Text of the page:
This series of photographs showing portions of the roof of a house in south Devon, that we were commissioned to evaluate & conserve where necessary.
The roof being late Georgian in date (c1790-1830) we could not be more precise without a chronology test being undertaken, consisted of a traditional cut & pitched roof fully hipped & slate hung. Being a mixture of hard and soft wood, softwood being the ridge and common stick rafters, Hardwoods, a mix of Oak & Elm being used in the three king post trusses employed in the roof, hips were of oak, as were the crown rafters, jacks & purlins (it was a sign of a good roof to see dragon ties at each corner, the hips being fully supported on these).
Most of the timbers viewed showed evidence of mechanised cutting, though in the case of the king post trusses, there was clear evidence of some of the timbers being hewn by hand with carpenters marks being used through out. The overall condition of the roof was good considering its age, however there has been a lot of activity from wood-boring insects through out the roof which unfortunately is common place in buildings of this age. As a direct result of prolonged infestation, coupled with the constant loading of the crown and hip rafters at the top of one of the trusses (picture 1 furthest one) has caused the head of the king post to fail, (evident in picture 2). This joint was stabilized with the addition of a hand wrought saddle strap fabricated at a blacksmiths local to us.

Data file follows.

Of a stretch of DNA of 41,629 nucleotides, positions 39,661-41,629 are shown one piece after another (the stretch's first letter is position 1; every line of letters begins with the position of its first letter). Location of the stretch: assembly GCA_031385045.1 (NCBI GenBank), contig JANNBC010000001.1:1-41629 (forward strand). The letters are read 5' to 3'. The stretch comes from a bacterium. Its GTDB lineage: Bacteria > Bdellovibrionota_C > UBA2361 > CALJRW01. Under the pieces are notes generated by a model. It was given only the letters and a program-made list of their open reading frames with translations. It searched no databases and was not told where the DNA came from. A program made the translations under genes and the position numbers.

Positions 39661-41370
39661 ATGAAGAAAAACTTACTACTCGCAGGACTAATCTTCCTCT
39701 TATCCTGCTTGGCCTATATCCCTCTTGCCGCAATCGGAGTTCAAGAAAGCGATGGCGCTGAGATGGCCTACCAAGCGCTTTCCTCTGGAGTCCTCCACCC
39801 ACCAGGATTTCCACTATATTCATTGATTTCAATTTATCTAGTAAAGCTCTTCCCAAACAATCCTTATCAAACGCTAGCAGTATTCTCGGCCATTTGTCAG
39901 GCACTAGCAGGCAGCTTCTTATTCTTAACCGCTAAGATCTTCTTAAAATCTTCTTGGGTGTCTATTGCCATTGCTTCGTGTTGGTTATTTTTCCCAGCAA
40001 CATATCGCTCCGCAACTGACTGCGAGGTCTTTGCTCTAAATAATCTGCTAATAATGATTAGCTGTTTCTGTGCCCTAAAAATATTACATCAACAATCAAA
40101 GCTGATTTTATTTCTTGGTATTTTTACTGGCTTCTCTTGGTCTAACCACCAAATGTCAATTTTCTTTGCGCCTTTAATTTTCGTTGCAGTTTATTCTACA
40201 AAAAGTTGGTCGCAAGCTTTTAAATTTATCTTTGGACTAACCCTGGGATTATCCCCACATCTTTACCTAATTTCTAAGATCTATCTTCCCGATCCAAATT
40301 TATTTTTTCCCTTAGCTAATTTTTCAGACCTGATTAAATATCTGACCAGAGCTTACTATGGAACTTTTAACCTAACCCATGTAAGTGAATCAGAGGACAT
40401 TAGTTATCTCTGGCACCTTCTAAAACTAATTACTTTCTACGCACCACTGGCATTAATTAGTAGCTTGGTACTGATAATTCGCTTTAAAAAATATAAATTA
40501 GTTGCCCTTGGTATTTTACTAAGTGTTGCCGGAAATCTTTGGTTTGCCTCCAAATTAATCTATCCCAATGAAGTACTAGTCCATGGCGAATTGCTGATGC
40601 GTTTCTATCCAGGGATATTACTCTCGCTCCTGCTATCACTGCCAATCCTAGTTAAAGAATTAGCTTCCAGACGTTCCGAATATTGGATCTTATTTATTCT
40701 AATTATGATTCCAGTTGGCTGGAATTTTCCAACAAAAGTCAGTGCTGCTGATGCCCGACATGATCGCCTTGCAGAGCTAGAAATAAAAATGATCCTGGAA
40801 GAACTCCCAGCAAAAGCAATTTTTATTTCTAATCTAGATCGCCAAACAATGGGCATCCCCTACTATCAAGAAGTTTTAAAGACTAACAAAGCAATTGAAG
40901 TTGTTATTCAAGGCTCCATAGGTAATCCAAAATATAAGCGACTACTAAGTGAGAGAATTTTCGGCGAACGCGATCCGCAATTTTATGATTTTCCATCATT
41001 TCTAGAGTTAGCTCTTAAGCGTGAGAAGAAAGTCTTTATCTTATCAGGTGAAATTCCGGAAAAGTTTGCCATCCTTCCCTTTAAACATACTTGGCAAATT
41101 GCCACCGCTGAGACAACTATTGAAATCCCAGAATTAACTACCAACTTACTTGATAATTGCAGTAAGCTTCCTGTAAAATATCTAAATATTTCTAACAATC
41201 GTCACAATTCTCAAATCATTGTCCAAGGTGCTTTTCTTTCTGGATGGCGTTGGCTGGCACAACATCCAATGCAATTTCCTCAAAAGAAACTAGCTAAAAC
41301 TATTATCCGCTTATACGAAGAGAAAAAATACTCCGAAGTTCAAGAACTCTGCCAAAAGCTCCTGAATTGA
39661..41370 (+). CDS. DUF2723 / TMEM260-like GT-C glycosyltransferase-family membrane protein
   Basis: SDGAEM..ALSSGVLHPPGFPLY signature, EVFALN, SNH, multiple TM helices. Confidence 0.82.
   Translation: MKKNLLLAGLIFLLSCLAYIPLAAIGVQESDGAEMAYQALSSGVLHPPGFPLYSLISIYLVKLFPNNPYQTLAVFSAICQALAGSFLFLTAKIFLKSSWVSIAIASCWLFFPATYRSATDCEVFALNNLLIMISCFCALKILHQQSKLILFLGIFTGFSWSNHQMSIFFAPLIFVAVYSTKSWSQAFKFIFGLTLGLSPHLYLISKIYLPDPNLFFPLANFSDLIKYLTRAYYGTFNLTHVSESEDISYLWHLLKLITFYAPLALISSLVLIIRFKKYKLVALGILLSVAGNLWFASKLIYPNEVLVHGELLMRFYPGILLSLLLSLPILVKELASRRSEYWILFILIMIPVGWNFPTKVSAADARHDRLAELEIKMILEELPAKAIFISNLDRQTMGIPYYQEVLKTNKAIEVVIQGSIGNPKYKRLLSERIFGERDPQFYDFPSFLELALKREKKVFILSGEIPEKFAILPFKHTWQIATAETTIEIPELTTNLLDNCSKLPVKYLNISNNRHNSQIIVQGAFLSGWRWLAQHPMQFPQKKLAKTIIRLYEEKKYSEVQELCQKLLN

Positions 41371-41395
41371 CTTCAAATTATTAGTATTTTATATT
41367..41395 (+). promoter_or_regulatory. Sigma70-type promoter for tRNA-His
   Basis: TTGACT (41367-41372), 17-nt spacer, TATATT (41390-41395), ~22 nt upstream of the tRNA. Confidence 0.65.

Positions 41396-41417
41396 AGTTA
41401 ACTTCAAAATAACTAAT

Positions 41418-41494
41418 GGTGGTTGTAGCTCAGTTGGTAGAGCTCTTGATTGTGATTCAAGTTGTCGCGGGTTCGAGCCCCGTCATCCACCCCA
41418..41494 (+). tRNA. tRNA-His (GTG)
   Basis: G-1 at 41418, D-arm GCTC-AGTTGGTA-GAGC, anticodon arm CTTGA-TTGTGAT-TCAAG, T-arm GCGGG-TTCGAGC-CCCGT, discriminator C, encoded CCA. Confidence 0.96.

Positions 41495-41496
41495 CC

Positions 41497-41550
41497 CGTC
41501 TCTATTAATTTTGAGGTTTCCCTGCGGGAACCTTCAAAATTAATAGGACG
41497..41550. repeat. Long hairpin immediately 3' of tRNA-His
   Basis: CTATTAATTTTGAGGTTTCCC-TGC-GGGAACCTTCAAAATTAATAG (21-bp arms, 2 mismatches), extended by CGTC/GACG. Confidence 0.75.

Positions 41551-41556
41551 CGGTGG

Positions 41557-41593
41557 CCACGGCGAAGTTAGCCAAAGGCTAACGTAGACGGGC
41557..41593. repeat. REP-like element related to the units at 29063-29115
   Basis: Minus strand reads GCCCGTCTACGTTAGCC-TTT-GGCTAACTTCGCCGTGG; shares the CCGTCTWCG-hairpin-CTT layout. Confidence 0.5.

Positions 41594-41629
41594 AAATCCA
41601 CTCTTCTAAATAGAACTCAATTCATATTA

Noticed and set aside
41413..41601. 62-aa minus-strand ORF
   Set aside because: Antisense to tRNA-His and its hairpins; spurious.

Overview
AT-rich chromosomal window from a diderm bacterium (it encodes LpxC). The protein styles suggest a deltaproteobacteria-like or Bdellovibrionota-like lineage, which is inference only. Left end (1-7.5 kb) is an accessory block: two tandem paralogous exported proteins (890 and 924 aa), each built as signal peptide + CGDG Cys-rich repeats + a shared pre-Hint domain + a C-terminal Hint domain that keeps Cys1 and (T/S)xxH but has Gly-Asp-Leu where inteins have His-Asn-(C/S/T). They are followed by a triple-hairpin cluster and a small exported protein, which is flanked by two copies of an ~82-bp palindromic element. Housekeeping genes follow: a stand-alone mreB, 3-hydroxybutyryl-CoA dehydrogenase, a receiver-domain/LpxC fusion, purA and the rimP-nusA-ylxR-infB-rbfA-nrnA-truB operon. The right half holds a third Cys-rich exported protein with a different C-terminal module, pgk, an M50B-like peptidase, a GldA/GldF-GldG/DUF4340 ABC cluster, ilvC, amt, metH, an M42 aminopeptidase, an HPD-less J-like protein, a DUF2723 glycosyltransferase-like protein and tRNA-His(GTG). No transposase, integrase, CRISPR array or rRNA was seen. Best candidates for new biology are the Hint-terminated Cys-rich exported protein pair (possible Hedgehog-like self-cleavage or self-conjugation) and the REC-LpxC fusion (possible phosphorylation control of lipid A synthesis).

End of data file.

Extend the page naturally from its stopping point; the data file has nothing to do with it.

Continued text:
Other repairs included replacing two timber cleats on separate tie beams one of witch is shown in (picture 3) again it was pleasure to see hand made, hand forged rose headed nails used to anchor the cleats to the tie beams.
This is a brief view of some of the conservation work we can undertake, please feel free to contact us with your requirements.